Self-Motivation
David Goggins
Former Navy Seal
Career Development
Bryan Cranston
Actor
Critical Thinking
Liv Boeree
International Poker Champion
Emotional Intelligence
Amaryllis Fox
Former CIA Clandestine Operative
Management
Chris Hadfield
Retired Canadian Astronaut & Author
Learn
from the world's big
thinkers
Start Learning

Handling hecklers: Lessons from a comedian

Here's a simple method for finding out whether those shouts are good-natured or not.

PAUL F. TOMPKINS: One of the best lessons I ever learned was that someone who speaks up at a show is not necessarily a heckler. When I first started out, anyone that said anything, I was so rattled by it that I would attack that person and try to shut them down and assert my dominance, you know, over the room. Like I'm in charge, I'm the guy with the microphone. And it took me a while but then I realized oh sometimes people are just – they're forgetting themselves. They're agreeing with the thing that you said. They're trying to add on to an idea that you just put out there. And then I realized anytime anything like that happens this is an opportunity for more fun. So I would always start out – I learned to, when I was confronted with someone saying something to ask in a friendly tone, oh what did you say, you know. To let them know I'm not trying to attack this person because you have to let the audience know because it can turn a room very quickly if you're too aggressive with someone, if you're too upset by it people can sense this. And it's unpleasant and it's uncomfortable for people. And so what I always like to communicate to an audience if someone says something is everything's okay. I'm going to ask this person what they said and maybe we'll have a conversation. But it's all going to be fun the whole time.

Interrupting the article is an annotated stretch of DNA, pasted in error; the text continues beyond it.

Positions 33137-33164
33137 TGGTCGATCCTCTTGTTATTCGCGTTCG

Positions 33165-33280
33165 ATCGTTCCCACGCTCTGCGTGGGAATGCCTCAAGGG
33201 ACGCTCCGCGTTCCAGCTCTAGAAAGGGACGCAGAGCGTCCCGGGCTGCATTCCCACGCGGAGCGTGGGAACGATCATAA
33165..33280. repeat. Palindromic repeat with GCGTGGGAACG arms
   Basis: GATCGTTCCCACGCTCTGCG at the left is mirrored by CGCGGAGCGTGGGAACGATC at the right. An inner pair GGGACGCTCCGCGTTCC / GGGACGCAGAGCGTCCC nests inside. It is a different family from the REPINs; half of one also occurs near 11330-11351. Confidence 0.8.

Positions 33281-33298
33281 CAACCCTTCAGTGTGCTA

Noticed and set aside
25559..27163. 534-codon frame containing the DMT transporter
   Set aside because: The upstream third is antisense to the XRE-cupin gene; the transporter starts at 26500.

It's also a covert defense mechanism because if I let this person talk and then they reveal themselves to be someone who does want to ruin the show, now everybody is on my side because I've been nice so far. So it's also – it's win-win because it's either we're going to have a fun conversation with this strange person who started talking or I will give this jerk enough rope to hang himself and then the audience will be on my side when I do have to shut him down. But more often than not, people are just kind of forgetting themselves or they get wrapped up in it and they want to talk to you because you're talking, you know. And I've had some great fun times talking to people from the audience who just accidentally spoke up.

  • Not every audience member who speaks out during a comedy show is a heckler. But there's a way to test the waters without upsetting your audience, says comedian Paul F. Tompkins.
  • By engaging in a civil way with the person who spoke out, you either give them an opportunity to add more fun to the show, or they'll reveal their true colors.
  • If the person ends up being a heckler after you've attempted including them in the conversation, the audience will be on your side when you shut that person down.


LIVE ON MONDAY | "Lights, camera, activism!" with Judith Light